After the training day, I meet up with Chris Dite, Socialist Party member and a key participant in recent NVDA victories. His campaigns include halting the sell-off of major public housing by the previous Victorian government, as well as the picketing of Melbourne’s now-abandoned East West Link. He tells me he is wary of these NVDA training days, as they often “take the politics out of politics”. 

I chat with Dite about the super affirmative air of the NVDA training day, and how it was maybe too much about storytelling and sharing and famous activist proverbs repeated with gravitas, such as “the master’s tools will never dismantle the master’s house” and “one person can go faster but togetherness can go forever”. I had in fact noticed that any discussion of politics was shunted aside. “Anyone can lock themselves to a drill,” Dite says, “but that’s not going to win any campaign. The key to winning a campaign is involving wide ranges of people in a strategic way that works against the forces you are fighting.” 

It’s impossible to uncover meaningful statistics that point to whether involvement in activist actions is increasing, but at the very least interest in direct activism is mushrooming – or it seems that way in the media, wherein video of any action will probably make the news.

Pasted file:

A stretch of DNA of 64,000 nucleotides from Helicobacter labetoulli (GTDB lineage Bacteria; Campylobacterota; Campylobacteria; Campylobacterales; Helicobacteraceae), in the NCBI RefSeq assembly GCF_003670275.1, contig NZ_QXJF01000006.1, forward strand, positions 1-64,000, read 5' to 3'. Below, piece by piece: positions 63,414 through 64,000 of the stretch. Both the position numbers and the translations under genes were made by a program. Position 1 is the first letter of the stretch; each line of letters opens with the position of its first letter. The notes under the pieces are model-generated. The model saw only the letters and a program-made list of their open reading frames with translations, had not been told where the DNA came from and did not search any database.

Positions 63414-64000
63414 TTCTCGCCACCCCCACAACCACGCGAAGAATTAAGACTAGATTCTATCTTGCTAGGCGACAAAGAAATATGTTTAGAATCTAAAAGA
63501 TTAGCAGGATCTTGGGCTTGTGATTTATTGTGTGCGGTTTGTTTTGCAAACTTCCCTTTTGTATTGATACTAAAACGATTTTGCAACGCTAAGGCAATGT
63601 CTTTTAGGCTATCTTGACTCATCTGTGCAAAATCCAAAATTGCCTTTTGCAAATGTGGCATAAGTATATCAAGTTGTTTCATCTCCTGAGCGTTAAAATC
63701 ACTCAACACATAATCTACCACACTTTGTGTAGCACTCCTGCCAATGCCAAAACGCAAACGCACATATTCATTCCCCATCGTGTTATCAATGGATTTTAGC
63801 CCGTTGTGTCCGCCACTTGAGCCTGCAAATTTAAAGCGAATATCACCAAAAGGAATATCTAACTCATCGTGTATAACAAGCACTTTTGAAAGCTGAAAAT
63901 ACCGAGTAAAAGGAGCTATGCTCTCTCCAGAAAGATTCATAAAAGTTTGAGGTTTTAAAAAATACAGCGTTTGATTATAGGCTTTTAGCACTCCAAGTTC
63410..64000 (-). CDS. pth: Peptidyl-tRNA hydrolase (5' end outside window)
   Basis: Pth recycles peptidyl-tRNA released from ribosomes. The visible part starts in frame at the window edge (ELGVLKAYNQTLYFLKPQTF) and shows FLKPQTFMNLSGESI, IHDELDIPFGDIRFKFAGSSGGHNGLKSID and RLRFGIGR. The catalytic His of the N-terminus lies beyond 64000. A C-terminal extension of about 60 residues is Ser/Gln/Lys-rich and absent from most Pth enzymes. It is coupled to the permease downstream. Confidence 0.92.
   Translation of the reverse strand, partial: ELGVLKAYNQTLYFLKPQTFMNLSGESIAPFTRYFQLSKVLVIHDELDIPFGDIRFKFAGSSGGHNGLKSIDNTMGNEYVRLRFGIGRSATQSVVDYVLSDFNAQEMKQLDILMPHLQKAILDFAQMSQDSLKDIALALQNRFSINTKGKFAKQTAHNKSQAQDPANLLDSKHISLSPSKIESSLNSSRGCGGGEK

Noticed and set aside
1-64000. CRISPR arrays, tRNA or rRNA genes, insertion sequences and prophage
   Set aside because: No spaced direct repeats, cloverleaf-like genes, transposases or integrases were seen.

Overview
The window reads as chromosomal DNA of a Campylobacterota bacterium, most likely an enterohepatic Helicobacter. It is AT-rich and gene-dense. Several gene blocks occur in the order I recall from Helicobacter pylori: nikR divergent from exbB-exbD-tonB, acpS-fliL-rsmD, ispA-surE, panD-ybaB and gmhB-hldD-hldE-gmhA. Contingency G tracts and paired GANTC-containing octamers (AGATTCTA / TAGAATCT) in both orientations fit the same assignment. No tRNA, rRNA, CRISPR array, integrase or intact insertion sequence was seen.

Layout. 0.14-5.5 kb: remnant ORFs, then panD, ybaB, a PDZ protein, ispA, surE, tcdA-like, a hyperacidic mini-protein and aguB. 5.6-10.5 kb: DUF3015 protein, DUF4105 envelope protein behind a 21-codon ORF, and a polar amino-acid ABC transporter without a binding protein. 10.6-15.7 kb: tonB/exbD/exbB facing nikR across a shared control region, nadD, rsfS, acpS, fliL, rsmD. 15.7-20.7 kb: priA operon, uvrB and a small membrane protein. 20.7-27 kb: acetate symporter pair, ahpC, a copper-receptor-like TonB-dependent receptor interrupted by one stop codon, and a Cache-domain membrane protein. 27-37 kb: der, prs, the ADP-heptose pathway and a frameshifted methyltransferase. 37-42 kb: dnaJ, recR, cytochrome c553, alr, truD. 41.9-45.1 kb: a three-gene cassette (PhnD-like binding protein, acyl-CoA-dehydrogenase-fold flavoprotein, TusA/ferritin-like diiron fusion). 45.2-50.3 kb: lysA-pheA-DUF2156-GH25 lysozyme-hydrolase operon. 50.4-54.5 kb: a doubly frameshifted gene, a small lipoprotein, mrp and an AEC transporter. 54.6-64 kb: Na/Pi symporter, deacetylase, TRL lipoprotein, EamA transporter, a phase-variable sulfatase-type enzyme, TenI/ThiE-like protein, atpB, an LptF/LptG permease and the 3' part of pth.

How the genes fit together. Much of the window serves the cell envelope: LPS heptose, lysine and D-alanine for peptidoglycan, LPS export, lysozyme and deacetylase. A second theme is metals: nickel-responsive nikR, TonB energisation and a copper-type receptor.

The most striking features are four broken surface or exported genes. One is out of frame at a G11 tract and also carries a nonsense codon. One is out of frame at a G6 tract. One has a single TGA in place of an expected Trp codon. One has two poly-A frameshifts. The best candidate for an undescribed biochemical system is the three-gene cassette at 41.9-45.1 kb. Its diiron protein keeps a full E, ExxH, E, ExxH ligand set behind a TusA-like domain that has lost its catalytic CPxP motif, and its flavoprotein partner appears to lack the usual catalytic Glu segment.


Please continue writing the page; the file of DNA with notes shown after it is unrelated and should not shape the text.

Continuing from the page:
From the ABC’s recent exposé of live-baiting in the greyhound racing industry – rooted in footage provided by activists – to the groundswell of protest on everything from the budget to refugees, it’s important to consider who is now involved and why. 

The Socialist Party representative on Melbourne’s Yarra Council, Stephen Jolly, believes we’re about to see a spike in participation. “There is an ever-expanding division here in Australia between the rich and poor, and between ordinary people and the political class, and I think we’ll see a whole lot more folks turn to direct action in their attempts to instigate change.” 

The picketing at the East West Link dig sites convinced him: “When I saw ordinary people, mums and dads and tradies and businesspeople, all turning up, forming lines, holding signs and lying down, that’s when I knew that this particular protest movement was heading somewhere. I’ve not seen such public support for any action before.” 

NVDA flattens the playing field; it gives small groups power. As we speed on through the year that marks the 50th anniversary of the Selma to Montgomery voting rights marches in the United States – a time and place where nonviolent direct action proved to be the only genuine way to generate a telling groundswell – perhaps playing at the storming of a drone manufacturer’s office in a pokey little room on a Saturday afternoon is less of a game and much more a rehearsal.

This article was first published in the print edition of The Saturday Paper on Mar 14, 2015 as "Uncivil service". Subscribe here.

Sam Cooney
is publisher and editorial director at The Lifted Brow.